ASN's Mission

ASN leads the fight to prevent, treat, and cure kidney diseases throughout the world by educating health professionals and scientists, advancing research and innovation, communicating new knowledge, and advocating for the highest quality care for patients.

learn more

Contact ASN

1401 H St, NW, Ste 900, Washington, DC 20005


The Latest on Twitter

Kidney Week

Abstract: PO1243

Identifying Barriers to Implementing an Assisted Home Hemodialysis Program in Canada

Session Information

  • Home Hemodialysis
    October 22, 2020 | Location: On-Demand
    Abstract Time: 10:00 AM - 12:00 PM

Category: Dialysis

  • 702 Dialysis: Home Hemodialysis


  • Hager, Drew, University of Manitoba College of Medicine, Winnipeg, Manitoba, Canada
  • Bertrand, April, Winnipeg Regional Health Authority, Winnipeg, Manitoba, Canada
  • Cool, Nickie L., Winnipeg Regional Health Authority, Winnipeg, Manitoba, Canada
  • Ferguson, Thomas W., University of Manitoba, Winnipeg, Manitoba, Canada
  • Rigatto, Claudio, University of Manitoba College of Medicine, Winnipeg, Manitoba, Canada
  • Tangri, Navdeep, University of Manitoba College of Medicine, Winnipeg, Manitoba, Canada
  • Bohm, Clara, University of Manitoba College of Medicine, Winnipeg, Manitoba, Canada
  • DiNella, Michelle SJ, Seven Oaks General Hospital, Winnipeg, Manitoba, Canada
  • Komenda, Paul, University of Manitoba College of Medicine, Winnipeg, Manitoba, Canada

Policy changes such as the Advancing American Kidney Health Initiative and the impact of the COVID-19 pandemic will accelerate the trend for more home dialysis. Expanding the pool of patients eligible for HHD will require health care practitioner assisted models to be developed and deployed. We hypothesize that many barriers to delivering assisted HHD (aHHD) exist and implementation of a successful program would require meaningful input from frontline home dialysis nurses. Our primary objective of this study is to survey these key stakeholders to identify these barriers.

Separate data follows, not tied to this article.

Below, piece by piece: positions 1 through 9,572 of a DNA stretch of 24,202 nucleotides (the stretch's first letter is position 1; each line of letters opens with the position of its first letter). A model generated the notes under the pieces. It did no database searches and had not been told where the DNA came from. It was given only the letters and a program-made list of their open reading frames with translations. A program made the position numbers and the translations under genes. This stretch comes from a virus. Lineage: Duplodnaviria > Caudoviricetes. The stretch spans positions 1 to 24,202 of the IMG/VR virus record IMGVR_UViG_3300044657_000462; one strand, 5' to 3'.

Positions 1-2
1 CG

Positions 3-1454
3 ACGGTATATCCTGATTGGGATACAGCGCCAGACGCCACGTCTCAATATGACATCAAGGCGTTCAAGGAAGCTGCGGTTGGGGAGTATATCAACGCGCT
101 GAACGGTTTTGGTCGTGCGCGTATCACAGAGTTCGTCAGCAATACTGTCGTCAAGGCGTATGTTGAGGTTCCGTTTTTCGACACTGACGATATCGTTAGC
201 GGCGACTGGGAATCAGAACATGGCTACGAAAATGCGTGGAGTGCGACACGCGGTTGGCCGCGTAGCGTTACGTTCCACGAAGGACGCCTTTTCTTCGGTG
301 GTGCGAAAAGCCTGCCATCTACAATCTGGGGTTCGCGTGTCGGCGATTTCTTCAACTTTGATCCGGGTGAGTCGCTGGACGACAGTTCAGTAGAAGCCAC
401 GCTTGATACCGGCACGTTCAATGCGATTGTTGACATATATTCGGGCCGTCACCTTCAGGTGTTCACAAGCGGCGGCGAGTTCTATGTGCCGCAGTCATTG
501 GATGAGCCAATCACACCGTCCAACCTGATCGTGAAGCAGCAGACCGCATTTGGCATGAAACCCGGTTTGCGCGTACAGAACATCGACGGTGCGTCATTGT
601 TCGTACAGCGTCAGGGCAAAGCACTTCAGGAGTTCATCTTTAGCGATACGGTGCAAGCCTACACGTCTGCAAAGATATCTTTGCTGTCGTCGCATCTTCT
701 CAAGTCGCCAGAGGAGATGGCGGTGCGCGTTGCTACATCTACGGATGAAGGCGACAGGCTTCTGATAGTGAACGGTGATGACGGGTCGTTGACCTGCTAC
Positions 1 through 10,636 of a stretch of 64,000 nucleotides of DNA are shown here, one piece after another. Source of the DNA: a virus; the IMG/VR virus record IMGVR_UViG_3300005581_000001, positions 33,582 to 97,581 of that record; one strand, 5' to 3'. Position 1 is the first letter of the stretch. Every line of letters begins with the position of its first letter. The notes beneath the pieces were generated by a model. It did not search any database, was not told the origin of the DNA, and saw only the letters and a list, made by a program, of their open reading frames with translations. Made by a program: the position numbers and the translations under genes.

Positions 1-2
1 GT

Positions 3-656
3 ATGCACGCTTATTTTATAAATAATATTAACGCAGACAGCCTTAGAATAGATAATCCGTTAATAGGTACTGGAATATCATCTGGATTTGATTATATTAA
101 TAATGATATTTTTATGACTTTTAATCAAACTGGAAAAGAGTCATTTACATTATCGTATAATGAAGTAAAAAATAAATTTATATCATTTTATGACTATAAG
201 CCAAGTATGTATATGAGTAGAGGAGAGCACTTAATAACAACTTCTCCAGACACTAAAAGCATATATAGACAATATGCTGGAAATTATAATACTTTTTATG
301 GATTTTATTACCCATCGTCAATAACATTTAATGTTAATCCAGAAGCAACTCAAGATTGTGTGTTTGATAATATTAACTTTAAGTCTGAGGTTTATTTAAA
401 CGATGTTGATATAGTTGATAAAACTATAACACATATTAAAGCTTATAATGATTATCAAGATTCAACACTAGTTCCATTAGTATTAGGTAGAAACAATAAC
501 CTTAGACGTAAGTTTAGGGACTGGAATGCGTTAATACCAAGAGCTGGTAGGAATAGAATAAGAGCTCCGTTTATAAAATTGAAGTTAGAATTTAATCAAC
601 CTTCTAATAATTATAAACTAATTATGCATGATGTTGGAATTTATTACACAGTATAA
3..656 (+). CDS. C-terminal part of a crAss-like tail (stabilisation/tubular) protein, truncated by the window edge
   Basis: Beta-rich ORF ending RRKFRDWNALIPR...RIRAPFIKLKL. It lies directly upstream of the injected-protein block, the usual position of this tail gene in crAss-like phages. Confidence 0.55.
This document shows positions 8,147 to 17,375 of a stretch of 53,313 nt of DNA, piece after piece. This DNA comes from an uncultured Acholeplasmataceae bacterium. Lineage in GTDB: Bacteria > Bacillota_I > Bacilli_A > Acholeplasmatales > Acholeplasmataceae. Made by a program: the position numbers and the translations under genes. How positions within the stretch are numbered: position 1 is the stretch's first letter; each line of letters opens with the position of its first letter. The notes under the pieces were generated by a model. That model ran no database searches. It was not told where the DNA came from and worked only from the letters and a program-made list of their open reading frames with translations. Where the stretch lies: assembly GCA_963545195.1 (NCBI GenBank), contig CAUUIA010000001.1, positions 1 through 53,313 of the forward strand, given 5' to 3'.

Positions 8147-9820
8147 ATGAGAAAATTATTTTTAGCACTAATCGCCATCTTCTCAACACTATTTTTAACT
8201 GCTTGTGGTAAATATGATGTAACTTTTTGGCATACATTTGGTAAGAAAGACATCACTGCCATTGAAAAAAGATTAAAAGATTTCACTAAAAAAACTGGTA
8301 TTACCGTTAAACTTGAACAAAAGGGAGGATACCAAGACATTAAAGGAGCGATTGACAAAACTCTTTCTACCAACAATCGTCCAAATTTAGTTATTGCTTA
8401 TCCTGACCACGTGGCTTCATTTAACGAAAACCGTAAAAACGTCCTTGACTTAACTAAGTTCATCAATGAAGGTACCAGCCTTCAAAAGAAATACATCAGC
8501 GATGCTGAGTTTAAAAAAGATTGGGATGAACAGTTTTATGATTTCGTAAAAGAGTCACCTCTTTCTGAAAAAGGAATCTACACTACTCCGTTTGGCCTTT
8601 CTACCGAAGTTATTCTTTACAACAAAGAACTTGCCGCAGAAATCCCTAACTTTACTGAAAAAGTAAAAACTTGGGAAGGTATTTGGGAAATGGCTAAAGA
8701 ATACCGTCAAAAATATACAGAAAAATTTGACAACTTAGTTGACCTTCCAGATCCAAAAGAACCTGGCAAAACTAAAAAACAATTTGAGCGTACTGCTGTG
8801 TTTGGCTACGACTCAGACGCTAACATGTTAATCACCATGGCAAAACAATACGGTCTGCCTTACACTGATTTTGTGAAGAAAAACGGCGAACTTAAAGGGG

We conducted a semi-structured focus group of leaders within our large Canadian home dialysis program to anticipate key aspects of implementing aHHD, including gauging local demand, identifying eligible patients, and recognizing essential operational components. From this, we constructed questionnaires for frontline nursing staff within HHD, peritoneal dialysis (PD) and assisted PD (aPD) programs. We performed a qualitative analysis to identify common themes and implementation barriers.


Twenty-six responses from three sites were received. 20/21 PD nurses reported existing aPD programs expanded the eligible pool of PD patients. 5/5 HHD nurses felt an aHHD program would keep more patients on the modality and prevent technique failure. Only 2/5 felt aHHD should be offered as a transition to HHD. While 18/21 PD nurses reported they could easily identify patients for aPD, only 2/5 HHD nurses agreed. Patients with sensory deficits, functional impairments, and limited support networks were felt to benefit most from aHHD. Lack of confidence and phobias were not agreed upon. Behavioral and safety issues, clinical instability, and inability to manage emergencies may be barriers to aHHD. Machine set-up, take-down, and establishing access were thought to be essential services. PD nurses felt clinical assessments should be routine. Few nurses felt complete assistance was necessary.


Our findings suggest there is a strong local demand for aHHD provided there is a clear criterion for enrollment and operational plans are well established. Frontline nurses have identified several important barriers to implementation which we will acknowledge and address when deploying our assisted home program over the upcoming year.